Many months ago (more than I care to admit have passed) I wrote an email to people who inspire courage-accountability-inquiry-confidence-resistance. Honduras in January felt to be unfamiliar territory. What’s familiar tonight: a cat named “Tito” rests a chin on my thigh ignoring music from the neighbor’s place. Anna, my roommate, is gone for a few days and the men who run a metal shop permit their tools a little rest. Sporadic water is a great excuse for skipping showers, though my feet would be confused for a welcome mat worn with serious dust stains.
It’s neither a personal narrative nor an exposition of my work that I intend for this blog, but maybe it helps to contextualize the person in the place. I arrived to news that my host project dissolved due to funding issues, forcing a reconsideration of my research proposal. Over the following weeks I visited communities and accompanied an extension agent working on family gardens and a transitional cash crop called maracuya. I moved to Yuscarán, a beautiful town that sits on ridges surrounded by 19 aldeas and close to the University of Zamorano where I keep an office. Time ran away and everything felt unsettled against the backdrop of a very structured grant proposal laden with mountains of data collection that wasn’t being collected. But it took that time for my priorities and purpose to focus.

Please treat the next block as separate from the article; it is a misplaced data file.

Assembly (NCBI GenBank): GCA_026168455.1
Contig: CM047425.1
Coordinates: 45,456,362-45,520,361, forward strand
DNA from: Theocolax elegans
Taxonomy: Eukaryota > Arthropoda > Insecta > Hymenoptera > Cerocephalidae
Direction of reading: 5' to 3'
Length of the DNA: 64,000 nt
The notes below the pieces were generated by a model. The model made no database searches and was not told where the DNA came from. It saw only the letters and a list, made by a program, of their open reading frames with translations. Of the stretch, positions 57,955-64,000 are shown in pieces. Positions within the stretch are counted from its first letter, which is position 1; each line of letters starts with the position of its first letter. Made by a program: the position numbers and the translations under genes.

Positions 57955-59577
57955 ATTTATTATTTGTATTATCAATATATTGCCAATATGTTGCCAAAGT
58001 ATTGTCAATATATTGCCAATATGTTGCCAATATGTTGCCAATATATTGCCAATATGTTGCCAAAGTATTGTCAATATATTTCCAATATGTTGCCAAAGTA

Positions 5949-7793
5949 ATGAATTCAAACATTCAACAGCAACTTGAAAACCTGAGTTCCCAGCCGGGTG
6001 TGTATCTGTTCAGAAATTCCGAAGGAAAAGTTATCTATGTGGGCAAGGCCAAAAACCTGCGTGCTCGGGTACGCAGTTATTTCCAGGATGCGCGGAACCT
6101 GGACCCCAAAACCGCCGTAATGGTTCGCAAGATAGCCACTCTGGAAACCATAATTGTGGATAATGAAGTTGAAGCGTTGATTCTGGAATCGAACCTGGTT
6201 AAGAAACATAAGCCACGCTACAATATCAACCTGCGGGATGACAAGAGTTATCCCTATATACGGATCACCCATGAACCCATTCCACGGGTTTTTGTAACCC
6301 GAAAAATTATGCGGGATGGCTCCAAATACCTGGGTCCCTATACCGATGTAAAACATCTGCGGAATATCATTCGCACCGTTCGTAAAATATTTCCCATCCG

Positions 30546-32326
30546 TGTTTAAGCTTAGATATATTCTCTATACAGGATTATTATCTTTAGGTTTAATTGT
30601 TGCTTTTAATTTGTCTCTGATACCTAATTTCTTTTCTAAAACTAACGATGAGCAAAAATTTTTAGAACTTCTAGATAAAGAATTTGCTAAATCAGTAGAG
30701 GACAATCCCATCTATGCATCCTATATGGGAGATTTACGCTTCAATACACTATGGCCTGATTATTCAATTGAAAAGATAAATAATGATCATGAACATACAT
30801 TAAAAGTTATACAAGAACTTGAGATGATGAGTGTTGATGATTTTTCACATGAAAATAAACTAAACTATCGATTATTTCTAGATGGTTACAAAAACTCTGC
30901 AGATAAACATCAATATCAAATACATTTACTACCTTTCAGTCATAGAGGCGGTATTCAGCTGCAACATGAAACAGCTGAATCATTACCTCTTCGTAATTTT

Honduras, by identity and survival, is a farming country. Where the U.S. is experiencing a burgeoning local food movement (maybe an idealistic characterization), supermarkets and food imports owned by Wal-Mart are increasingly indispensable in the Honduran diet. Let’s not ignore that Honduras is a historical marker for the agro-industrial sector credited to American companies' export of bananas from the north coast to U.S. homes starting in the 1880’s with dependable service to present-day U.S. consumers even during winter blizzards. The majority of rural workers who do not migrate to free-trade zones (that are also “free” of paying their employees the recently increased minimum wage), depend on the land for basic staples like beans and corn. Sometimes I put my head against the wall thinking about all the factors involved in making farming a sustainable livelihood here (oh what a list), and then I tell my head to be quiet for a minute and get to work.
It may never be simple, but we move along: over the course of the next eight months I’ll provide more detail on the livelihood research I’m conducting in an aldea called Tablones, the community garden at the school, the food cycle project in Yuscaran, and CIAL farmer groups who were the disappeared program that recently reappeared (yay!).
You are kind beyond measure to read such a long blog entry. To solve this problem I promise to secure an editor (with a dark red pen) and post more pictures. Hold me to that promise.